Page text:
The Brussels district of Anderlecht has approved a plan for its first car-free neighbourhood, which involves creating multiple new pedestrian squares in Cureghem (Kuregem) beginning this summer.
The Chaussée de Mons (Bergensesteenweg) – the most important through-road – will remain undisturbed for the time being, reports Bruzz.
The changes are part of Brussels’ regional mobility plan Good Move, which seeks to make all residential areas car-free by 2030. Every year, five more car-free neighbourhoods will be created.
Schaarbeek was the first to implement its plan to transform its heart into a car-free zone. Similarly, Anderlecht involved residents and mobility associations in this process. Through traffic will be kept out mainly by one-way traffic and traffic filters that block the passage of cars.
A principled plan
“The plan is based on four principles,” explained Mayor Fabrice Cumps (PS). “First of all, we want to protect the inhabitants from the adverse effects of through traffic.
“Additionally, all places in the municipality must remain accessible, both for residents and visitors. A third priority is that we want to make public transport run more smoothly. And finally, we want to redistribute public space.”
Mobility Alderman Susanne Müller-Hübsch (Green) pointed out that the concrete interventions will in many cases create new squares by eliminating car traffic, while leaving Chaussée de Mons (Bergensesteenweg) untouched.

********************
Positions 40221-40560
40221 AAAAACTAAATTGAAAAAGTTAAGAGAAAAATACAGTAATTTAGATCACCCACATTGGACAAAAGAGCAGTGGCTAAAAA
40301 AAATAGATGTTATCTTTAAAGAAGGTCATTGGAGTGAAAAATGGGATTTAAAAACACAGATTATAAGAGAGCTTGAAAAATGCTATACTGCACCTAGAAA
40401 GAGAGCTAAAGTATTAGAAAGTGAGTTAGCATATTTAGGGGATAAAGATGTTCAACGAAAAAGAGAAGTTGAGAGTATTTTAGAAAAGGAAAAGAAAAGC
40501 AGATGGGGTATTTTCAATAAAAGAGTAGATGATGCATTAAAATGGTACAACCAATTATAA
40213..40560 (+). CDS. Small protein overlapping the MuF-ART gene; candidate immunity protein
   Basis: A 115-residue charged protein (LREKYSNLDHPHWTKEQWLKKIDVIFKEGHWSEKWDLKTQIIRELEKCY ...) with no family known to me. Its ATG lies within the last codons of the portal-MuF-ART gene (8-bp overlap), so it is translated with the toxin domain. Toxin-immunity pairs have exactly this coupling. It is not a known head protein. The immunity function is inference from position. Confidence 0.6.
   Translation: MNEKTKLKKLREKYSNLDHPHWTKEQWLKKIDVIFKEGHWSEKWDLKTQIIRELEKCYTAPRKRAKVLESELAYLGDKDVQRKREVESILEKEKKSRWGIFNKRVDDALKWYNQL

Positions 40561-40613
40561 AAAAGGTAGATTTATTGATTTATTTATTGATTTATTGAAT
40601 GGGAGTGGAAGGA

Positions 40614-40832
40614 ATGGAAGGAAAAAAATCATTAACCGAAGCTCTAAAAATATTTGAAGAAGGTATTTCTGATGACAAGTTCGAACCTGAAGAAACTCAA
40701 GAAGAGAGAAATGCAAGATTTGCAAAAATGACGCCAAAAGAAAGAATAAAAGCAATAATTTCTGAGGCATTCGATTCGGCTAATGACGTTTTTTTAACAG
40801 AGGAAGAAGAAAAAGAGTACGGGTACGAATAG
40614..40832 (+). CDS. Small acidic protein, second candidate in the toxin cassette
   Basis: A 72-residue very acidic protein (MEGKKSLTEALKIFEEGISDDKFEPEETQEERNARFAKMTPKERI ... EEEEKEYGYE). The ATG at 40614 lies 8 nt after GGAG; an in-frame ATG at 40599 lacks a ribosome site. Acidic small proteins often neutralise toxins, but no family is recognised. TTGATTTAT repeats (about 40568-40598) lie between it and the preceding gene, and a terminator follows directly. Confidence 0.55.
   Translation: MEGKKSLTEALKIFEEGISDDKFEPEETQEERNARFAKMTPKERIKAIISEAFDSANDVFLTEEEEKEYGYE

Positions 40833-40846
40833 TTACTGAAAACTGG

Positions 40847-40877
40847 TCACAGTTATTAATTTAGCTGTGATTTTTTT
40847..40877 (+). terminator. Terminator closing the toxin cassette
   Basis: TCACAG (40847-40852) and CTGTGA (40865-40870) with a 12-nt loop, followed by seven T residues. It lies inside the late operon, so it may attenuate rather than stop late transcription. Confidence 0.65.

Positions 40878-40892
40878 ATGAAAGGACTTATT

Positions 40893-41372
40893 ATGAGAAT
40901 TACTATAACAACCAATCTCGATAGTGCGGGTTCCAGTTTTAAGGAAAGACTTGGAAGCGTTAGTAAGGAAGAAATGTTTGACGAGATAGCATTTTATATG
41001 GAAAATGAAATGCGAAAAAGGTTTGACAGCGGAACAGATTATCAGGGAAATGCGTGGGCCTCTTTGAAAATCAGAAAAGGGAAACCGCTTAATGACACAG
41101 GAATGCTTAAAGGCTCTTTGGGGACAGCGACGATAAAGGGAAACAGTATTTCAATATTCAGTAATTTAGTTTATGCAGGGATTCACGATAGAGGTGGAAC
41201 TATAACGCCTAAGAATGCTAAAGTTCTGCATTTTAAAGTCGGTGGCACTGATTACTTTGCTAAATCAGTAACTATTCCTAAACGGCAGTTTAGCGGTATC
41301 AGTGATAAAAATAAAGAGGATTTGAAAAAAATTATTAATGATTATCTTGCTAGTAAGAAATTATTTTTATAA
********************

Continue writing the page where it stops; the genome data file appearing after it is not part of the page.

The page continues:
“The Bergensesteenweg will be tackled at a later stage in the spirit of Good Move,” said Müller-Hübsch.
“We might need a major reconstruction there, which would immediately eat up the entire €4 million we’re getting from the region. We’d rather spend that on the residential streets now. In the meantime, we are looking into whether we can get support from the region for a heavier intervention on Bergensesteenweg.”
Avoid disrupting commerce
Another reason to hold off on making changes to the Bergensesteenweg is the presence of many shops and storefronts along the route.
“The intersection is very important for the businesses located around it,” Müller-Hübsch said.
“This is not just any intersection in a residential area, but in a neighbourhood with a very busy economy. With business struggling because of the coronavirus crisis we don’t want to make it even harder.”
Input from residents
The canal quays will also not be touched: car traffic will remain possible in both directions on the Quai d’Industrie (Nijverheidskaai).
A communication and information campaign will take place in the run-up to the summer, with residents given the opportunity to have their say on the provisional layout of the new public spaces.
“Every change causes some stress,” said Müller-Hübsch. “But with patience, a willingness to listen and the opportunities that this project offers for the youth in the district, this project is sure to be a success.”